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Thread: Scalp no longer produces ...sebum?

  1. #21
    The Last Hairbender Dreams_in_Pink's Avatar
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    Default Re: Scalp no longer produces ...sebum?

    Quote Originally Posted by melikai View Post
    The only problem I had when my scalp was too...sebumless , was that my scalp would get itchy, I'm assuming because it was too "dry" in a sense. If you don't get that itchyness, then it's probably fine.
    it's not itchy, i'm glad I think itch is an outcome of some kind of "allergy" or irritation. I had itchy head back when my hair was greasy and i thought it was because of greasiness :/ go figure.

    Quote Originally Posted by coscass View Post
    I've noticed this too, recently! My scalp like, produces NO oil. When I massage it, I can just hear my roots moving around. I don't see any oil on my fingertips or anything. It's as if it just doesn't exist anymore.
    wow, i found someone with dry head!

    Quote Originally Posted by jaine View Post
    My scalp is really dry too and hardly produces any oil.
    Did you ever try Aubrey Organics White Camellia conditioner? I love it so much ... it's the only conditioner I've found that actually leaves some oil in my hair when I rinse it (and my hair really wants that oil so this is a good thing). I also use it as a leave-in conditioner when my hair looks dry. It is so useful. Without it my hair would be a dry frizzy puffball.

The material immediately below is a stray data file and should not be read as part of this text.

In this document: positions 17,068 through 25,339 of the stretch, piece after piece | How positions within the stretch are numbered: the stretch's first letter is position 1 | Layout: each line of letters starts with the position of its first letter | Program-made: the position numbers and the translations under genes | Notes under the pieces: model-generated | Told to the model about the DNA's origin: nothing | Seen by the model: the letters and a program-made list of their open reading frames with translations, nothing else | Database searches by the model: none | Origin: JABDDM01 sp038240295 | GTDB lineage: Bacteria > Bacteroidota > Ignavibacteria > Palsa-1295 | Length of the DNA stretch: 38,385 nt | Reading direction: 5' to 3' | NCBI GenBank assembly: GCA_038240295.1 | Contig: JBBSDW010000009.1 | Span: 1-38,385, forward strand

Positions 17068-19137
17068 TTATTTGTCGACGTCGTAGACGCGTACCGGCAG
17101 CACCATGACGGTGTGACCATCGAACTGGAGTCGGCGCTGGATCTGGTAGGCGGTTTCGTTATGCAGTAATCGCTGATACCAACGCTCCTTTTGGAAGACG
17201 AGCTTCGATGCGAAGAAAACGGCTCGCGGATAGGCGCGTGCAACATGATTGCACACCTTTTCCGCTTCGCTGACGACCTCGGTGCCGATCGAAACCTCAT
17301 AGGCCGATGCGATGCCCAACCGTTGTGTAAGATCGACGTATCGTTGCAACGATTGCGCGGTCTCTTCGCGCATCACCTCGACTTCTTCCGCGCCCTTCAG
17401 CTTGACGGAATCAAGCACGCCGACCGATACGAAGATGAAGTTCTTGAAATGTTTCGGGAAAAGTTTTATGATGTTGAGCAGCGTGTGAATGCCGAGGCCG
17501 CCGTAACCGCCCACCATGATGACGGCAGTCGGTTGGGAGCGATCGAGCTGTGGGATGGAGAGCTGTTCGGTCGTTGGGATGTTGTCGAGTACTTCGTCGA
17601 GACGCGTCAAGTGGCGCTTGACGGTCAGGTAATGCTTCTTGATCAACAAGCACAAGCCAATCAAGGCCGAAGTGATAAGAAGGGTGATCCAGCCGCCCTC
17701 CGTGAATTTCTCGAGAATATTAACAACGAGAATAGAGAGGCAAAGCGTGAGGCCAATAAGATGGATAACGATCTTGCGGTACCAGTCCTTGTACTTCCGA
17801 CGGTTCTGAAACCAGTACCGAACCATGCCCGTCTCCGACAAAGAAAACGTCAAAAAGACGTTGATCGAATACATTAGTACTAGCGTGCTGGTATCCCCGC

I'm afraid we don't have brands like suave and aubrey organics in stored here (also coconut oil, can't find it anywhere!) besides, i can always put some oil on my scalp and length, no need to wash it less

    Quote Originally Posted by Pierre View Post
    Antibiotics for flu don't make sense. Antibiotics kill bacteria, including good ones in the gut. A flu is a viral infection.
    Well, everytime we go to the doctor's for flu they always prescribe us some kind of antibiotics. They say it prevents infection in lungs

    Quote Originally Posted by Pierre View Post
    Could you explain this?

    I agree about sufficient fat. Not just omega-3, but also olive, coconut, and others. My main source of fat is avocados, but I include others in small amounts.
    I consume good amounts of olive oil every day. Besides, my diet hasn't changed since my greasy times, so i assume it's not diet.

    Quote Originally Posted by Bellalalala View Post
    Hmm...

    It makes sense within normal ranges of oil, but sebum is a weird excretion in that whole cells die off and get excreted along with the oils they held while alive, instead of just secreting oil. So, as the cells die off and get replaced, they *need* to be excreted as sebum.

    This is why stripping oils makes the scalp over produce it, the rate of cell death and replacement amps up, almost like inflammation.

    In the case of a majorly under-secreting scalp, adding oil is unlikely to reduce that secretion more.

    OP: what is your haircare routine?
    wow, i didn't know that! What happens in case of dry dandruff then?

    I'm in a trial and error phase in my routine now. Currently, i'm massaging my scalp and brushing every day, deep treatment the day before wash and then washing with a cone-free conditioner. I've only done this once though, maybe dryness can be caused by not having a constant routine?